Following your doctors treatment plan for you is essential to qualify for disability benefits.

Qualifying for Social Security Disability for Pancreatitis

Individuals with pancreatitis suffer with pain, diarrhea and weight loss, often making it difficult to hold full-time employment.

Unfortunately, pancreatitis is not listed as an impairment in Social Security’s Blue Book, so an applicant would not qualify for Social Security Disability benefits under that diagnosis. However, an individual who has pancreatitis and experienced severe weight loss may be eligible for disability benefits if they can meet the criteria of Section 5.08, Weight loss due to any digestive disorder.

In addition to the impairments specifically mentioned in these listings, other digestive disorders, such as esophageal stricture, pancreatic insufficiency, and malabsorption, may result in significant weight loss.

We evaluate weight loss due to any digestive disorder under 5.08 by using the Body Mass Index (BMI).

To meet the criteria of this listing, you must have experienced severe weight loss despite following prescribed treatment and have a BMI of less than 17.50 on at least two tests taken at least 60 days apart within a consecutive 6-month period.

If you haven’t experienced extreme weight loss, you may still be able to qualify for benefits if you can prove that pancreatitis makes it impossible for you to work at a full-time job on a “regular and sustained” basis.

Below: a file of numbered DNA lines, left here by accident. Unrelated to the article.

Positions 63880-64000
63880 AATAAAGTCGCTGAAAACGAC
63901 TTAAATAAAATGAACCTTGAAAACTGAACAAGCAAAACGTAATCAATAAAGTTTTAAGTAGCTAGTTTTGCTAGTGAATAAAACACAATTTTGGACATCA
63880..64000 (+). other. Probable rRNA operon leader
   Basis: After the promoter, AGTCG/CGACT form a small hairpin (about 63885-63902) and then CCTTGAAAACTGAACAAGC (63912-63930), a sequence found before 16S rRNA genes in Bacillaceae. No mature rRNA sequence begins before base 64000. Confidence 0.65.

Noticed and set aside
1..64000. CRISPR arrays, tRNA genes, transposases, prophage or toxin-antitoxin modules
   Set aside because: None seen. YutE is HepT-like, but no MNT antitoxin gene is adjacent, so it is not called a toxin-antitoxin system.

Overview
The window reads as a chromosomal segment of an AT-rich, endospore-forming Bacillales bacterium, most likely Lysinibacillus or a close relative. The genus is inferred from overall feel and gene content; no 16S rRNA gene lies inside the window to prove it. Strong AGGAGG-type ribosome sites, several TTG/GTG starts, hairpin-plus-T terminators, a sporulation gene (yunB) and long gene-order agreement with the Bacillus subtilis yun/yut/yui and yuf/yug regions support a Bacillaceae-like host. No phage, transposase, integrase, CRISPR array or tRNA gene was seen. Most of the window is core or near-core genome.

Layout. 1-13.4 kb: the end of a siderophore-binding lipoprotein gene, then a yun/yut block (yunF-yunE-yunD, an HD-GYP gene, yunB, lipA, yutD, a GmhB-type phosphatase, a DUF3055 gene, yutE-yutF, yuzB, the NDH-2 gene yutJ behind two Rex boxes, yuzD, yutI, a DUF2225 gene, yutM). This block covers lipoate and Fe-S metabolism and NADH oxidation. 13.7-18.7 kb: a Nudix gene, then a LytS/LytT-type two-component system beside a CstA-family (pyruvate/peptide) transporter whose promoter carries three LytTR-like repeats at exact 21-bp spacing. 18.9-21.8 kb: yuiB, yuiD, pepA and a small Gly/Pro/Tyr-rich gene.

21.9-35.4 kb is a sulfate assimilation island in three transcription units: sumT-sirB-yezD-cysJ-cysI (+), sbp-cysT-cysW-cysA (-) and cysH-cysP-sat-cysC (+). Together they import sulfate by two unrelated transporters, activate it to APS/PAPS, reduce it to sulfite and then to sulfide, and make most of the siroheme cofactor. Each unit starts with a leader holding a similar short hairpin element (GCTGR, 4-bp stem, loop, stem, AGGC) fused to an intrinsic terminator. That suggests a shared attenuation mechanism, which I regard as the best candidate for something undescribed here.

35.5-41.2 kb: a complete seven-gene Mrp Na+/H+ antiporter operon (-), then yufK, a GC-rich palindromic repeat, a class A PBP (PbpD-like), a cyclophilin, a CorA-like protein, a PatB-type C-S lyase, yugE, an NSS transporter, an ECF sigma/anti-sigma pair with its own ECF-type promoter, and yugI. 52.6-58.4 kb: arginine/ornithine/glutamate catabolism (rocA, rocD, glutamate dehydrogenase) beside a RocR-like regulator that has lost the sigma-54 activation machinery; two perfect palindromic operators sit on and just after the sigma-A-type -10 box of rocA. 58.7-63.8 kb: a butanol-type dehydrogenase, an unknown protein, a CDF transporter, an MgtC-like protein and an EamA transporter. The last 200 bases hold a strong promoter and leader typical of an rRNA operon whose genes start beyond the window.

“Regular and sustained” means you are able to perform a sit-down job for 40 hours per week without any special accommodations like frequent breaks or needing to lie down. In some cases, the severity of an applicant’s medical condition fluctuates and causes the claimant to miss work frequently. These applicants are often denied because some days they are able to do their work, while other days they are out sick or even hospitalized.

If you can prove that your pancreatitis would make you miss too much work, Social Security may approve your claim.

You will need to provide documentation and medical evidence to support your claim that you’re unable to work. You should include doctors’ notes and opinions detailing how your pancreatitis limits your activities and impacts your employment; for example, how long you are able to walk or stand and whether you are able to do sedentary, light, medium or heavy work. Social Security will also consider the effects of any medications you take and how often you need breaks for rest or bathroom breaks. It’s important to note that if you have chronic pancreatitis due to alcohol abuse and you are still drinking, the SSA may deny you benefits.

Additionally, you may be eligible for Social Security Disability benefits if you have another impairment; for example, high blood pressure or diabetes.